What Citadel Could Learn From Paul Harvey

Look, I know Paul Harvey is old.

He is a remarkable throwback to another generation – a style still appreciated today on many stations but out of sync with new age talk programming (WLW in Cincinnati reluctantly opted to drop Harvey for similar reasons).

The man is an icon – still gets consistent ratings and still earns Citadel – the company that bought but has since shamed ABC Radio – lots of money.

Paul Harvey’s contract is up soon and he had previously let it be known that he is not ready to hang up his microphone.

Citadel apparently does nothing to re-sign him.

Harvey’s wife of many, many years (and one-time contributor to his shows), Angel, died of leukemia in the past month.

Citadel does nothing to re-sign him – a comforting and appropriate gesture he has earned. Is that going to break the bank?

But Citadel CEO Farid Suleman doesn’t have stars in his eyes. He sees only dollar signs. What could he save if Harvey wasn’t replaced? Don’t think that hasn’t occurred to this boy wonder.

These days there are fewer dollar signs for Citadel which is precisely why its stock is in the toilet – around $1.70 a share when it closed Monday.

ABC took care of Paul Harvey and in fact spent the last 20 or more years trying to find a suitable replacement for him when the inevitable day finally arrived.

They couldn't find the next Paul Harvey. Even Harvey’s son, Paul, Jr., knows he’s not his dad – although an able newsman and outstanding writer.

The Paul Harvey tragedy is symptomatic of how FaGreed Suleman is gutting Citadel like a dead fish.

Too many firings of talented people that would lead one to think Suleman still needs to turn around his $1.70 a share company. And more firings likely on the way as FaGreed takes his money ($11 million last year) and runs.

Suleman is the genius who recently said he’s considering cutting salespeople because as much as half of Citadel’s business comes to them automatically – no need to pay commissions.

This is the sign of a really out of touch CEO.

No, the business will not come to you. You go get it – as in relationship selling. Radio is not Google.

This is part and parcel of radio’s silly notion that things like Google’s AdSense (that I call AdNonense) will eventually let radio advertising sell itself and save the greedy few from paying sales commissions.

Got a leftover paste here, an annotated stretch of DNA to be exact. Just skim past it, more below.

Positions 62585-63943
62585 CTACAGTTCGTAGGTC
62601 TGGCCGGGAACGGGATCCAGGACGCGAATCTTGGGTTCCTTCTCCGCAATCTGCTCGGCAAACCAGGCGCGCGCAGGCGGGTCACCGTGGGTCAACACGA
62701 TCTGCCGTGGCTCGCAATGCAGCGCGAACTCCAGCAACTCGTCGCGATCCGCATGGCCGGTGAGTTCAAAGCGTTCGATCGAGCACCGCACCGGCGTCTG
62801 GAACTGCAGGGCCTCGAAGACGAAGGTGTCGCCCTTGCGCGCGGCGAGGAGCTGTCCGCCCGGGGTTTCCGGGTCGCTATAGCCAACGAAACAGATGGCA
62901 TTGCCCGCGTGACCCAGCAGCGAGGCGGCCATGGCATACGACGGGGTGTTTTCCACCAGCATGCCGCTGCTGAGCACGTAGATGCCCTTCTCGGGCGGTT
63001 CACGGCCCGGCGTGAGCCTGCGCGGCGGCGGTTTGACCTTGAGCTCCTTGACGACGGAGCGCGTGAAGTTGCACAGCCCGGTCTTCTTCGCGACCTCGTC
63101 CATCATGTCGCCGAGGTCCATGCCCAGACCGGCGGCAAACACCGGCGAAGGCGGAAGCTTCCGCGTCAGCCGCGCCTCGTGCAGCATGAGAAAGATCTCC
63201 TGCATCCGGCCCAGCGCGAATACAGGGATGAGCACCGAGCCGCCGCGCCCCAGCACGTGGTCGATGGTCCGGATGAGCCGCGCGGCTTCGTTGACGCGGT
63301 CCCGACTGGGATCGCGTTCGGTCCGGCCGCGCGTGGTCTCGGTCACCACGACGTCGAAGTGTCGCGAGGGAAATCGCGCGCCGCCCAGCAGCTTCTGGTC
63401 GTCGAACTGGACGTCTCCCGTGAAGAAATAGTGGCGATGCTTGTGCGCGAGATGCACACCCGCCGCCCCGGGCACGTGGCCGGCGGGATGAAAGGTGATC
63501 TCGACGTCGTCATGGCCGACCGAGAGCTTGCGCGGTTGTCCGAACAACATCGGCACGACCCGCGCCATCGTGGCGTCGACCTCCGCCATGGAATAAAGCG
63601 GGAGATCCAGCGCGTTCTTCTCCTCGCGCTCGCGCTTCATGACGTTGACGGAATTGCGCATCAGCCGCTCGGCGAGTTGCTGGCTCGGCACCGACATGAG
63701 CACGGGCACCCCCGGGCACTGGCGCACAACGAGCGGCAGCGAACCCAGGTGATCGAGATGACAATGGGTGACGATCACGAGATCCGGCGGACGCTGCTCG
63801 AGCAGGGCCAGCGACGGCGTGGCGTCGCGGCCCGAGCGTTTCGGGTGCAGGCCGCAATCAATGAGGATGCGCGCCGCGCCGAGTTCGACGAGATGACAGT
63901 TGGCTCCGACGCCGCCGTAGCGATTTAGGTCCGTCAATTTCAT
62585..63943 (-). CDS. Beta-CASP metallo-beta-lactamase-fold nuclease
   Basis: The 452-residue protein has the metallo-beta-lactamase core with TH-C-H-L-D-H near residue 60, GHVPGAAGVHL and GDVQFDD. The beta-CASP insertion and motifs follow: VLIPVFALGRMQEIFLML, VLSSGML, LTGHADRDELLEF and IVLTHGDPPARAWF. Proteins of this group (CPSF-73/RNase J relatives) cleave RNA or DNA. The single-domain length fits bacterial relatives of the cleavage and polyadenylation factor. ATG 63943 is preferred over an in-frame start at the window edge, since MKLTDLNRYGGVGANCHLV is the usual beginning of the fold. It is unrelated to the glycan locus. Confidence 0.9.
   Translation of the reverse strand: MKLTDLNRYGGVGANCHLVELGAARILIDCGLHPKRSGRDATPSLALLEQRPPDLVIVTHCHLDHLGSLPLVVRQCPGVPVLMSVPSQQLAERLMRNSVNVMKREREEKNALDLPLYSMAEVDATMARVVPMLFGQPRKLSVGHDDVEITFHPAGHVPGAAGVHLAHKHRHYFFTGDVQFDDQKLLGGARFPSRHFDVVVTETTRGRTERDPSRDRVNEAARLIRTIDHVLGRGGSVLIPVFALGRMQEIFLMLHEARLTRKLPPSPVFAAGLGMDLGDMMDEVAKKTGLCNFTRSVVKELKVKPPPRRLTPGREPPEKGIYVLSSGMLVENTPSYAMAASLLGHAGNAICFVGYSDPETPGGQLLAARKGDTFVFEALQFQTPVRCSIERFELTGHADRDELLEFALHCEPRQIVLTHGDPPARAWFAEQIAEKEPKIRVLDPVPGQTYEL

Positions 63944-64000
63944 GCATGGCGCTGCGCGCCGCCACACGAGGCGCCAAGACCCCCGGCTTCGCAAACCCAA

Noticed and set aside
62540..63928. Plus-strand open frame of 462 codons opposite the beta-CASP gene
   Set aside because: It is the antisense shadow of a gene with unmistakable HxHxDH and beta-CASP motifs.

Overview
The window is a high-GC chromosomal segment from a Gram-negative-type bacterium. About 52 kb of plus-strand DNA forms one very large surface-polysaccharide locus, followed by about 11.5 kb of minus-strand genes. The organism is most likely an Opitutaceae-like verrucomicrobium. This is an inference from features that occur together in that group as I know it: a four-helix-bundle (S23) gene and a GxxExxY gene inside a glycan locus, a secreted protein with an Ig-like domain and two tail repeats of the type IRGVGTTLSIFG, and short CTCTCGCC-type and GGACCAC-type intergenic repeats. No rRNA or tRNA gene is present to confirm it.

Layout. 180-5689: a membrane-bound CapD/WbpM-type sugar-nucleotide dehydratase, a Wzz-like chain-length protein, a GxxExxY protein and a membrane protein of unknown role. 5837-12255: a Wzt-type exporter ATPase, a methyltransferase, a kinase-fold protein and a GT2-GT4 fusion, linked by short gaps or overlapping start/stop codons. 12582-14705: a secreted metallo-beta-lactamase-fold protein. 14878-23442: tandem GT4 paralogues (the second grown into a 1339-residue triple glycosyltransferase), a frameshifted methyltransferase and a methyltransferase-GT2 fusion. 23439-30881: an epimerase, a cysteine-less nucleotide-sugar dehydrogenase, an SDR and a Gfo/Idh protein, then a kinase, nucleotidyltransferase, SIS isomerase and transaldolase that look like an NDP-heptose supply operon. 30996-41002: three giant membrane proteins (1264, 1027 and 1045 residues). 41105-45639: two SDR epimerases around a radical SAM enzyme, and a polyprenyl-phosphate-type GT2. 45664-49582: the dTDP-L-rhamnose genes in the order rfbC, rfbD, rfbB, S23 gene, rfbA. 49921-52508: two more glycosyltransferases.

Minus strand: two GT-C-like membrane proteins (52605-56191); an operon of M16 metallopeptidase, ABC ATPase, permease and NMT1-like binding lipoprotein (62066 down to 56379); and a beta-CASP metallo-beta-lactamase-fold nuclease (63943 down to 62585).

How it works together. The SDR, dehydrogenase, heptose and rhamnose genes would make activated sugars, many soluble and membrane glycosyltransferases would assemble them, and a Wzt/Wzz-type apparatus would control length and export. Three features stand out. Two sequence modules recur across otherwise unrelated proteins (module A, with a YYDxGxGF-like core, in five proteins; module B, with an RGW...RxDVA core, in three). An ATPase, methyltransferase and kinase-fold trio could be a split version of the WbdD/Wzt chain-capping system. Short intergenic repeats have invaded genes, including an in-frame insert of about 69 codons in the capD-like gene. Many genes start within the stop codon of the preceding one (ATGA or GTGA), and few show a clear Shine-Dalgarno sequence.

If the CEOs who brought you consolidation could point to even one thing that they’ve done in the past 12 years to keep radio as viable as it was in 1996, maybe we’d listen.

Automated radio sales?

Fewer salespeople?

Only a bean counter could get off on that – and that’s where I ask – where does FaGreed Suleman get off thinking you gut the fish to help it live another day.

The only analogy I can think of that has to do with fish as it pertains to Citadel is “the fish stinks from the head”.

Back to Paul Harvey and the lessons his handling should teach his CEO.

1. Have the class Paul Harvey has. Appreciate the experience. Work hard and reward people who make your company money. It sends a powerful message that you’re committed to people who get the job done for you. I know Paul Harvey’s act may be getting old for some programmers but he still has a large market. Be his syndicator. Part with the money. And may Paul Harvey live to be 100 while still doing his newscast. FaGreed: give him a lifetime contract. NBC gave one to Johnny Carson just in case he wanted to come back. Show some class.

2. Loyalty matters. Paul Harvey can boast the largest radio audience as a 90 year old because he has been loyal to both his listeners and employer and the listeners and advertisers have returned their loyalty to him. Take another lesson from Paul Harvey: show some loyalty to someone other than the man who put you into your job – Teddy Forstmann.

3. ABC is not an inconvenience – it’s an asset, remember? You’re the one who wanted to own ABC so badly. You were wrong. It drove Citadel shares down. ABC pulled one over on you, FaGreed. You don’t know how to run it now that you own ABC. But it is nonetheless an asset loaded with talented people who know more than you do. You’re making former ABC Radio head John Hare look like Warren Buffett. Value ABC and the potential it can bring if you let ABC people run it.

4. Nothing succeeds like success so reward good ratings, good billing and good management company-wide. Name a company that realized its full potential at the hands of a chainsaw massacre. Years ago Sunbeam appliances hired a cost-cutter who ruined Scott Paper Company – a guy the business press dubbed Chainsaw Al Dunlap. He failed. You build up, not tear down your assets.

Oh, one more thing.

Learn from Paul Harvey when he closes each show in his inimitable way – “Paul Harvey (big pause) – Good Day! (with his voice rising at the end).

Make your sign off:

Farid Suleman (short pause), Good Bye!

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